Nov 24, 2013

Russian Ark and Hannah Arendt

Working on a Sunday.  Which is still strange to me even though it probably shouldn't be.  But, before I trudge off to work in the cold, and whilst I try and get some laundry done, I will check in here at the old fauxluxe with scattershot opinions, crazy notions, mash notes, and whathaveyous.  

Still from Russian Ark  (Русский ковчег) 2002
Very excited to be owning the film Russian Ark soon.  It should arrive at my house by Tuesday. Russian Ark is a film made by Alexander Sokurov in 2002.  It was shot entirely at the Hermitage in Saint Petersburg, and is basically a review of three hundred years of Russian history, up until the point of the revolution.  The film has a cast of about two thousand people, uses three full symphony orchestras, and is ninety-nine minutes long.  Plus, it was shot in one take.  With a special digital camera that copied to a disc instead of tape.  I have yet to see Russian Ark, so as I mentioned before, I am very eager to check it out.  I will share my thoughts with you about the film later in the week.

Sticking with film, I recently saw Hannah Arendt.  I must say that I agree whole-heartedly with A.O. Scott of the NYT's assessment that the only problem with the film is that he wishes it were a mini-series instead.  Two hours honestly is not enough, and the film feels rushed and a bit cramped.  I seriously crave more of the Eichmann trial, which could have been two hours in itself, and was not dramatized but showed actual trial footage.  The film would have been perfect for a cable channel mini-series, although I am not sure it would do so well with the Nielsen ratings. Barbara Sukowa's performance as Ms Arendt is staggeringly great, with one of my favorite acting moments in years.  Sukowa is speaking on the phone with her editor at The New Yorker. The editor wants her copy about the Eichmann trial.  She is taking too long for the article she was hired to write.  And, in just a fraction of a second, in a scene where she is probably all by herself talking in to a dead phone, you can visualize Ms Arendt literally wrapping the editor around her little finger with her flirtatious charm.  I was charmed too.  The whole film is fantastic and comes extremely highly recommended by me.  It is a true chick film, as well.  It is a film about a great and important twentieth century woman, starring a woman (natch); directed by a woman (Margarethe von Trotta); written by two women (von Trotta again and Pam Katz); was shot by a woman (Caroline Champetier); edited by a woman; cast by a woman; produced by women, etc, ... Great stuff.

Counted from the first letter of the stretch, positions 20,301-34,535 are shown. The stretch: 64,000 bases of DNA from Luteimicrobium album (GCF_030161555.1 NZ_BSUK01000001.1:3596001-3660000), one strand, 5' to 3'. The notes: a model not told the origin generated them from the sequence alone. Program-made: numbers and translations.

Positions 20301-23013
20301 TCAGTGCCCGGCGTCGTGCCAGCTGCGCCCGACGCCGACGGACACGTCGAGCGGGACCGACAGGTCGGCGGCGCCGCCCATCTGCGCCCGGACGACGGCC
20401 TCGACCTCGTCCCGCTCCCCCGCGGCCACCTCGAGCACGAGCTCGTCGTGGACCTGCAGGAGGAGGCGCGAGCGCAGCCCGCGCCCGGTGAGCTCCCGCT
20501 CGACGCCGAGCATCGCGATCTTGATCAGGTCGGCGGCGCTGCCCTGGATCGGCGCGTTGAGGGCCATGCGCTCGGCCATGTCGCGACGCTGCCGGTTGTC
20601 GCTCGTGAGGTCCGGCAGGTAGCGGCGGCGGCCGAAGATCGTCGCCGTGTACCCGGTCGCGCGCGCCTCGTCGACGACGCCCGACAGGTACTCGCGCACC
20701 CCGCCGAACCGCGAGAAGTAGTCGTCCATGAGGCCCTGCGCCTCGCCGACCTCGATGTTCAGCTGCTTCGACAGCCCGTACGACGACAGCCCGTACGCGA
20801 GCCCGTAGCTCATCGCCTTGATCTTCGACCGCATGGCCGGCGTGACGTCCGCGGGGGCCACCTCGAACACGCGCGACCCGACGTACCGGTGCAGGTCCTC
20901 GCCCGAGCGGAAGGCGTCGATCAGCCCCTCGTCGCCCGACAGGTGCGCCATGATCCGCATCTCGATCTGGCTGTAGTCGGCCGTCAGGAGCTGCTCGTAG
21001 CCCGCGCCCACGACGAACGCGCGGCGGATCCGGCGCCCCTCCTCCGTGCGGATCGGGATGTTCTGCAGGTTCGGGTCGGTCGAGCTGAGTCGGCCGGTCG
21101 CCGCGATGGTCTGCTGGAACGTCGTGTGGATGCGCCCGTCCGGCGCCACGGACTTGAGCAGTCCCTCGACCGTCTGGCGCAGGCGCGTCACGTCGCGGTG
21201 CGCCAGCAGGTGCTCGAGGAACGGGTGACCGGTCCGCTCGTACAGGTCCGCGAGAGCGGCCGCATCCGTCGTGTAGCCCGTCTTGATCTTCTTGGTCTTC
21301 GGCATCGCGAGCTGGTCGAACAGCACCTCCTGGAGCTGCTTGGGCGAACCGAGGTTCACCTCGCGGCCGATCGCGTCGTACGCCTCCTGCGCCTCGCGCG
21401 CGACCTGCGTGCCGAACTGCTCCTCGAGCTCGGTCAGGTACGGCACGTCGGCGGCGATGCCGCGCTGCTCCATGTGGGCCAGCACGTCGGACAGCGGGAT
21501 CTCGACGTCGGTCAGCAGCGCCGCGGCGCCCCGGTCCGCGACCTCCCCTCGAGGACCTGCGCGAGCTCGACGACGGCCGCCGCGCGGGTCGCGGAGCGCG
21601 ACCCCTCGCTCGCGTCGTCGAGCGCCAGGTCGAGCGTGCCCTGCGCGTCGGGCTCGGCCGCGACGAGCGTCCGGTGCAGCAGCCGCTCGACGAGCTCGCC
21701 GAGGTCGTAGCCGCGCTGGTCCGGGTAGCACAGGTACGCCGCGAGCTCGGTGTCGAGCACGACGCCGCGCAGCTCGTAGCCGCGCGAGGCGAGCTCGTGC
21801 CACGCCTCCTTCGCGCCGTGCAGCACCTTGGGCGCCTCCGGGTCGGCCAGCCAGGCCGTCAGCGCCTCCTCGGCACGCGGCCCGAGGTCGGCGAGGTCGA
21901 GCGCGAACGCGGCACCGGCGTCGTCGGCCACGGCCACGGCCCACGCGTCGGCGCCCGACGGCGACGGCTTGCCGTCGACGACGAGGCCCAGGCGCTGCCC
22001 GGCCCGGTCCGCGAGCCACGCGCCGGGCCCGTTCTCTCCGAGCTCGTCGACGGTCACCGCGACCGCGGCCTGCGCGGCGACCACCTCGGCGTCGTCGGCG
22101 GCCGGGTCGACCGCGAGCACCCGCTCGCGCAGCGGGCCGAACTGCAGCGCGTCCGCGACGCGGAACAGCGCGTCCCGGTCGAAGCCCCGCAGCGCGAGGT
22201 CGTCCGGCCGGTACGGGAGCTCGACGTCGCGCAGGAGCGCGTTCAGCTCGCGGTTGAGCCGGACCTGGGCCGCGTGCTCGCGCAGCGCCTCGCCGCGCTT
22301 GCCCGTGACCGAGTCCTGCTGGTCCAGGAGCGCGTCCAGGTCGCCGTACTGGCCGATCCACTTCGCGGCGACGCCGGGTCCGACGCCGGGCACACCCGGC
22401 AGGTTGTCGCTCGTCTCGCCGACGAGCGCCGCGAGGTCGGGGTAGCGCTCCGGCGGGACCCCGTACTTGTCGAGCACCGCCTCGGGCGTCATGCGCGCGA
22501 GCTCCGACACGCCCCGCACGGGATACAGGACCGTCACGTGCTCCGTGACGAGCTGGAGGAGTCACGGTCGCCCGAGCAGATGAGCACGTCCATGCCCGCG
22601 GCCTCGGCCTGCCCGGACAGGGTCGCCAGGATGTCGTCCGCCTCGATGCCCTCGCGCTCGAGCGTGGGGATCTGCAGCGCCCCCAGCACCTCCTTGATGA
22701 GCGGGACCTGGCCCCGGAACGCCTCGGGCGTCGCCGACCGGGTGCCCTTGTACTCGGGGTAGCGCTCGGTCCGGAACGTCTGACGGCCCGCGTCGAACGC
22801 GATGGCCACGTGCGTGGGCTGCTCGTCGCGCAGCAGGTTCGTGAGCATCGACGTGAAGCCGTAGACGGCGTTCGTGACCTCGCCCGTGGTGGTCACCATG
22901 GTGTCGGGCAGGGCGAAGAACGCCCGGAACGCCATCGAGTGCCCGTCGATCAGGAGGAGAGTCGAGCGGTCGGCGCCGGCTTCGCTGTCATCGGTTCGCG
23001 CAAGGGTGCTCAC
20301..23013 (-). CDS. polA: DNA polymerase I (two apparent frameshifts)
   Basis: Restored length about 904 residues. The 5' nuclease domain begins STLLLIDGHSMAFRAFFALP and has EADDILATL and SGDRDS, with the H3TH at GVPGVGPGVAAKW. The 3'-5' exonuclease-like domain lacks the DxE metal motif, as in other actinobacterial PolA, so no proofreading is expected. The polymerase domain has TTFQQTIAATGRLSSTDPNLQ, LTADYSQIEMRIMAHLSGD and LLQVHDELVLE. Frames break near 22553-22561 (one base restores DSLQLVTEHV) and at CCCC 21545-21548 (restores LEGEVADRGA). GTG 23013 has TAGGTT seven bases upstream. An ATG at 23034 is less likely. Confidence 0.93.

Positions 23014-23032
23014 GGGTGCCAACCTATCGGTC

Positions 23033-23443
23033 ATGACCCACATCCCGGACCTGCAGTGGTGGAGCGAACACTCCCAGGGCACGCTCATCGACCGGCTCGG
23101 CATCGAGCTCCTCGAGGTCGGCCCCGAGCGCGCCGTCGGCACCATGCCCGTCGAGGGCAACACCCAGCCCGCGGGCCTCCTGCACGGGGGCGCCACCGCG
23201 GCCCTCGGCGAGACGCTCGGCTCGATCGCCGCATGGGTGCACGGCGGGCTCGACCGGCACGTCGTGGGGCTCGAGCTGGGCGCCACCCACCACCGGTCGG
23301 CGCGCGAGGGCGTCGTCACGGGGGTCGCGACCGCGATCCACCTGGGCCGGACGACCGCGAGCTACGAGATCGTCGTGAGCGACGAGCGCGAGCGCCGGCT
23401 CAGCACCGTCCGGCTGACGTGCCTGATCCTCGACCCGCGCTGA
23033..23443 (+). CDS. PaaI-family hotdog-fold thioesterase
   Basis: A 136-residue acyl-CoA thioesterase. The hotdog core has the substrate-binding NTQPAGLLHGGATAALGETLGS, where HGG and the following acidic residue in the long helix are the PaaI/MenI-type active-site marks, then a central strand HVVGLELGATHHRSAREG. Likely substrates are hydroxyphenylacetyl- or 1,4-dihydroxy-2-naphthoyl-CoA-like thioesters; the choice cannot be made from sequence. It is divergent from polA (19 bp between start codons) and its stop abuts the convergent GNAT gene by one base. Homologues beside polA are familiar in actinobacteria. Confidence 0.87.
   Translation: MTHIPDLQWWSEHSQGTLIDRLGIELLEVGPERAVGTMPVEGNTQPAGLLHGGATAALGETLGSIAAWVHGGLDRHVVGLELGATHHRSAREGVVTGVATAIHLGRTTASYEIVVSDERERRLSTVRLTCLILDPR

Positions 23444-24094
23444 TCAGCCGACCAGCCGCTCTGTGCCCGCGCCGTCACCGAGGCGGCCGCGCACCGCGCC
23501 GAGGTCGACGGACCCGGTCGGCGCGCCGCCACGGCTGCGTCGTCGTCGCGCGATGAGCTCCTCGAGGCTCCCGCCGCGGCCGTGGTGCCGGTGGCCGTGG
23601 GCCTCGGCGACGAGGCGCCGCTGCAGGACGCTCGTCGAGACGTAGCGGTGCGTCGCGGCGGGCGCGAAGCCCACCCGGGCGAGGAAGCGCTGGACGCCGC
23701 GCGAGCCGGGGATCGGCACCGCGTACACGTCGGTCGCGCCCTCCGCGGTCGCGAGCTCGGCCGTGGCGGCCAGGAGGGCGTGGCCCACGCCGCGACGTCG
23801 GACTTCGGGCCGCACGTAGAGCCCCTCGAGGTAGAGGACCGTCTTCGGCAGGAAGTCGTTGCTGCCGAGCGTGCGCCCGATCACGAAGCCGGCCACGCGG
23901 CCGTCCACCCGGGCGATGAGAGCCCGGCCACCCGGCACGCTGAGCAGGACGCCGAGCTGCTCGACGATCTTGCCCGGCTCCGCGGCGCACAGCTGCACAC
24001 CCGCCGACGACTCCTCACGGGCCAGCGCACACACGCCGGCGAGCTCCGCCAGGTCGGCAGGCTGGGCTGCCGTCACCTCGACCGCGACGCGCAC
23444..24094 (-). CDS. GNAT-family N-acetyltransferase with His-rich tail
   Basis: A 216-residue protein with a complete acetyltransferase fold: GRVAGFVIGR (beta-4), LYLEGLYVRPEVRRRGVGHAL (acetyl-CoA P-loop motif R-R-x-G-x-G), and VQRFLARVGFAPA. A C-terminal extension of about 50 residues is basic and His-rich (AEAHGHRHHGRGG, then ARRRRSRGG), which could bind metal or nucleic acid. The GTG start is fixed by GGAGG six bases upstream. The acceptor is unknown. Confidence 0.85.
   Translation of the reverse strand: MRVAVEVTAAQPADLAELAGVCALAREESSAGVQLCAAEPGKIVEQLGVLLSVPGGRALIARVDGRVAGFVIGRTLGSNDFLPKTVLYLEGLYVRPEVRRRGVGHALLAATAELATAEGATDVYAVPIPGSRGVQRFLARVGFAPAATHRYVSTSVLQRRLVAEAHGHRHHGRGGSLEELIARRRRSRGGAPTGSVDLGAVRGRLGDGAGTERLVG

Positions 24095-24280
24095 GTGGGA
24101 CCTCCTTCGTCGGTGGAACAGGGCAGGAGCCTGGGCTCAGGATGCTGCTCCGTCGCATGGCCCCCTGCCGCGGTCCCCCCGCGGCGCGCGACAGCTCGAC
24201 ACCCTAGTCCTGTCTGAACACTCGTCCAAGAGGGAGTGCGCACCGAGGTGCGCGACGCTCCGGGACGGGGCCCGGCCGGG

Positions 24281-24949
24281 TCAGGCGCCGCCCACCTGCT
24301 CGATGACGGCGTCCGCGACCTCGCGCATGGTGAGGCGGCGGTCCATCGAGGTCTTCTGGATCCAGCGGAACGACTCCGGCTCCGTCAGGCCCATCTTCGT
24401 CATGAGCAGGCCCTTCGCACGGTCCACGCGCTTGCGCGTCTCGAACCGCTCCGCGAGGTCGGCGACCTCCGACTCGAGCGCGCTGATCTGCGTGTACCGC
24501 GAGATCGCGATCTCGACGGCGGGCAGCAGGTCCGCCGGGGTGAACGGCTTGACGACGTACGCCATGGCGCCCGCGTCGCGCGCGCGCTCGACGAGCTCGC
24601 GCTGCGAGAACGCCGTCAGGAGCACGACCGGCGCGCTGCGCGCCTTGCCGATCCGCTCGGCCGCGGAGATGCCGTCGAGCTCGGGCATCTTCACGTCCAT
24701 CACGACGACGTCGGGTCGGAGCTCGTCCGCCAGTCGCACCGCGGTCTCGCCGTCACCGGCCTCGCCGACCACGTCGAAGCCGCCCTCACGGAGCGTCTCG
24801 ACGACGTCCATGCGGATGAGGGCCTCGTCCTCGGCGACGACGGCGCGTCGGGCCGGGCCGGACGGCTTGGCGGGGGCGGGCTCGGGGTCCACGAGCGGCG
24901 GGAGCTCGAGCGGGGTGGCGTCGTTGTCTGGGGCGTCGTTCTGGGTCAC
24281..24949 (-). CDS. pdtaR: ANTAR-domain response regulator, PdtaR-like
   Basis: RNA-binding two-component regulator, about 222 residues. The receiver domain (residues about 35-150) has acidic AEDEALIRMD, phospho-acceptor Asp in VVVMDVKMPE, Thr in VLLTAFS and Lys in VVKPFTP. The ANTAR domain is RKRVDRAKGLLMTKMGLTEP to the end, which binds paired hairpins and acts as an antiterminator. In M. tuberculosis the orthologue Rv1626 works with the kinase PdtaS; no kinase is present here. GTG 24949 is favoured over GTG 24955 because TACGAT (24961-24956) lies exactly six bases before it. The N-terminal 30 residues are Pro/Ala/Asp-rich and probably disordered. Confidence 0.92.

So, through watching Hannah Arendt, I have come to learn about Ms Sukowa, and am very interested in watching some of her earlier films, especially her work with Fassbinder.  I am also going to catch up with Ms von Trotta's career.  

Hannah Arendt

Love you all, 

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